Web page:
Soframiz: Vibrant Middle Eastern Recipes from Sofra Bakery and Cafe [A Cookbook]

Soframiz: Vibrant Middle Eastern Recipes from Sofra Bakery and Cafe [A Cookbook]

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This charming collection of 100 recipes for everyday cooking and entertaining from Cambridge's Sofra Bakery and Cafe, showcases modern Middle Eastern spices and flavors through exotic yet accessible dishes both sweet and savory. 

Ana Sortun and Maura Kilpatrick have traveled extensively throughout Turkey and the Middle East, researching recipes and gaining inspiration for their popular cafe and bakery, Sofra. In their first cookbook together, the two demystify and explore the flavors of this popular region, creating accessible, fun recipes for everyday eating and entertaining. With a primer on essential ingredients and techniques, and recipes such as Morning Buns with Orange Blossom Glaze, Whipped Feta with Sweet and Hot Peppers, Eggplant Manoushe with Labne and Za'atar, and Sesame Caramel Cashews, Soframiz will transport readers to the markets and kitchens of the Middle East.

Product Details

ISBN-13: 9781607749196
Publisher: Potter/Ten Speed/Harmony/Rodale
Publication date: 10/11/2016
Sold by: Random House
Format: NOOK Book
Pages: 264
File size: 115 MB
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About the Author

ANA SORTUN graduated from La Varenne Ecole de Cuisine de Paris and opened Oleana in 2001, immediately drawing raves from the New York Times. She was awarded the Best Chef in the Northeast by the James Beard Foundation in 2005, and opened Sofra in 2008.

After receiving a graduate certificate in baking at the California Culinary Academy, MAURA KILPATRICK moved back to her hometown to work for many of Boston's top chefs. In 2001, she worked with Sortun to develop the concept for Oleana, followed by Sofra in 2008. Kilpatrick has earned several nominations from the James Beard Foundation for Outstanding Pastry Chef and the title of Boston's Best Pastry Chef from Boston magazine.

Read an Excerpt


Plaki is an Armenian, Turkish, and Greek word for a stew that can be eaten warm or cold. Typically, a bean plaki is made with giant white lima beans called gigantes. The beans are first cooked and then stewed in a fresh tomato sauce until the tomato coats the beans like a thick dressing or glaze. In the summer, my husband, farmer Chris Kurth, grows amazing fresh wax beans called dragon’s tongue. These are wide, flat, juicy, and speckled with purple spots. They are similar in shape to Romano beans, which are a fine substitute. I like to make plaki with fresh beans and add other vegetables like corn and sweet peppers. Variations of plaki are served warm or cold as a meze on the menus at Sofra, Oleana, and our third restaurant, Sarma. When corn and dragon’s tongue beans are not in season, we use cooked gigantes or Peruvian limas and make the traditional version. You’ll want to make a big batch of this to have on hand for the week. Simply serve with a chunk of feta and it’s a perfect quick meal.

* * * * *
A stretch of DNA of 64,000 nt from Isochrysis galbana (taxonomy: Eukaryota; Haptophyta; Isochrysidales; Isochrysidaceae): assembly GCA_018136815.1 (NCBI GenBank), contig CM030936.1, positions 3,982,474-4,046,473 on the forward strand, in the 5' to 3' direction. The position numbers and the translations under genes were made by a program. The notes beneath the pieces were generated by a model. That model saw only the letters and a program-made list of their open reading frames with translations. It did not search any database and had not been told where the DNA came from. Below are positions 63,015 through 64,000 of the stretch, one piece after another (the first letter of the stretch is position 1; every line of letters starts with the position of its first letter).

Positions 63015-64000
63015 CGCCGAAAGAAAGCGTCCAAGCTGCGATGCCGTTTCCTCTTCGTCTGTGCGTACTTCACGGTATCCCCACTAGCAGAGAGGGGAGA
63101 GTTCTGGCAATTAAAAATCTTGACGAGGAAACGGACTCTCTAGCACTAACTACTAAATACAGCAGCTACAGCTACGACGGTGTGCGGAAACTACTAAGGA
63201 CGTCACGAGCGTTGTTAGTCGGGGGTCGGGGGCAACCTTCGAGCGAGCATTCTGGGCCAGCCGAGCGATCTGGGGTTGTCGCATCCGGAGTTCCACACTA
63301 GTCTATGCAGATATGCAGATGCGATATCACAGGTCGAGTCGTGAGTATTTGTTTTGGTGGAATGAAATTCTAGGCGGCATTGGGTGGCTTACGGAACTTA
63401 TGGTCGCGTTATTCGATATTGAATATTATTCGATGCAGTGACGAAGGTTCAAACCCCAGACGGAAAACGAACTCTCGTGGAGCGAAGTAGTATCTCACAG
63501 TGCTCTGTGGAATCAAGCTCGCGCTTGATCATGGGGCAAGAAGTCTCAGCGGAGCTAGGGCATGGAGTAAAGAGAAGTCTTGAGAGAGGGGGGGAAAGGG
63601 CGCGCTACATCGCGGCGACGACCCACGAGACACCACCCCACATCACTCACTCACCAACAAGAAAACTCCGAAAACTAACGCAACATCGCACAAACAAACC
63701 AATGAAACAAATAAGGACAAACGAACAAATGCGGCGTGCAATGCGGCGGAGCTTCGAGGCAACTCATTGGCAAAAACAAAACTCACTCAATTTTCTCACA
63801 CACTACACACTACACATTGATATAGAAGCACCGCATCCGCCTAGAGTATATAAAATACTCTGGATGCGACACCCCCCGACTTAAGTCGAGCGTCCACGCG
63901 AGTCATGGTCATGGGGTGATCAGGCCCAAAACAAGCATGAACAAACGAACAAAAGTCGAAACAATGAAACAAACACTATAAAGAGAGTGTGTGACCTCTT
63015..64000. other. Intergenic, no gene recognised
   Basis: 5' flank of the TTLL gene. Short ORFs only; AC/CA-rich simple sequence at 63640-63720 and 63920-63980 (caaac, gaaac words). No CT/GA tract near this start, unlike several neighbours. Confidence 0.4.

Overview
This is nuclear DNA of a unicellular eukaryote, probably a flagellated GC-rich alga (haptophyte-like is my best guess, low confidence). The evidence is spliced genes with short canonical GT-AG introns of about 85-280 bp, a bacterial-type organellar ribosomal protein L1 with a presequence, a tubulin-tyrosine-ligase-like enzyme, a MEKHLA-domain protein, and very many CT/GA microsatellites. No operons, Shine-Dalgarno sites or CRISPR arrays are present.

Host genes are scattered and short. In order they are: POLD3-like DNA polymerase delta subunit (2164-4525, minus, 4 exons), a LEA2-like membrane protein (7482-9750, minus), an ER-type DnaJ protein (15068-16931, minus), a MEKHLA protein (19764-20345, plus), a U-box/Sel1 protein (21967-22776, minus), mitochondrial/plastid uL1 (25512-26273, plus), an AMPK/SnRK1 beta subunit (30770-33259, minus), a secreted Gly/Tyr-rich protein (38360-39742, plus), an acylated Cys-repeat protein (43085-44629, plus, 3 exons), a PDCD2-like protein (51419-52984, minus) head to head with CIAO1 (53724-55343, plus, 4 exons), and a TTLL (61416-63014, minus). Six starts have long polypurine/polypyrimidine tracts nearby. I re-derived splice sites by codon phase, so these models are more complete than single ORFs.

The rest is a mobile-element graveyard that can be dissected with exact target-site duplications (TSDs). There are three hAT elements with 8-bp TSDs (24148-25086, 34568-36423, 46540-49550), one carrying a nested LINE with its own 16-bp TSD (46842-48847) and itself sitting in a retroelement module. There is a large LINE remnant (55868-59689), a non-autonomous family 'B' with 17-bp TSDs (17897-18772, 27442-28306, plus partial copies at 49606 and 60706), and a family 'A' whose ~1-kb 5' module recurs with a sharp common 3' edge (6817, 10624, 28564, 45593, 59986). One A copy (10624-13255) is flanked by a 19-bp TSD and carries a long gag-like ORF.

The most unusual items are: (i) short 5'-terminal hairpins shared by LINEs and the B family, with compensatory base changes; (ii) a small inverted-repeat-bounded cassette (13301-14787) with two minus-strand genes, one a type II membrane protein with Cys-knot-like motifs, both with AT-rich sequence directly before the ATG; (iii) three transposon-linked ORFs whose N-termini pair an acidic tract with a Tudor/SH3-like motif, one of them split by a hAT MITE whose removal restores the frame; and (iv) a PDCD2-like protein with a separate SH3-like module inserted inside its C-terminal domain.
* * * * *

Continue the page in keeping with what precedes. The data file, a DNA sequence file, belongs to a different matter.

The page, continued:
1⁄4 cup extra-virgin olive oil
1 small summer onion, such as Ailsa Craig or Vidalia, finely chopped 
1 carrot, peeled and diced small
1 small (or half of 1 large) green bell pepper, stemmed, seeded, and diced small
1 teaspoon finely chopped garlic 
3 cups dragon’s tongue beans or other wax beans, cut into 1⁄2-inch pieces 
3 cups fresh, in-season sweet corn kernels (from about 3 cobs)
6 plum tomatoes, halved 
2 teaspoons tomato paste
1 bay leaf
1 tablespoon chopped fresh dill or tarragon leaves
1 teaspoon sherry vinegar
1 teaspoon freshly squeezed lemon juice
Kosher salt and freshly ground black pepper 

Place a large deep-sided sauté pan over medium-low heat and add 2 tablespoons of the olive oil. Add the onion, carrot, and bell pepper and sauté until they begin to soften and the onion is translucent, about 8 minutes. Stir in the garlic, beans, and corn and continue to cook until they start to soften, about 10 minutes. 

Meanwhile, using your fingers, scrape as many seeds out of the cavities of the tomato as you can without being too fussy. Over a mixing bowl, use the large holes of a box grater to grate the tomatoes (holding the cut side of the tomato to the grater) until you have nothing but skin left in your hand and the flesh of the tomato is in the bowl. Stir the grated tomatoes into the corn mixture and add the remaining 2 tablespoons of olive oil, the tomato paste, and the bay leaf.

Cook until the mixture has thickened and become jamlike, about 20 minutes on low heat. The tomato sauce should coat and cling to the beans and the corn. Pour the plaki into a large mixing bowl and cool to room temperature.
Remove the bay leaf and stir in the dill, vinegar, and lemon juice and season with 1 teaspoon of salt and freshly ground pepper to taste. Serve at room temperature or cold. This salad can easily be made a day or two before serving; the flavors become better overnight. Store it covered in the refrigerator up to 4 days.

Table of Contents


49 MEZE 


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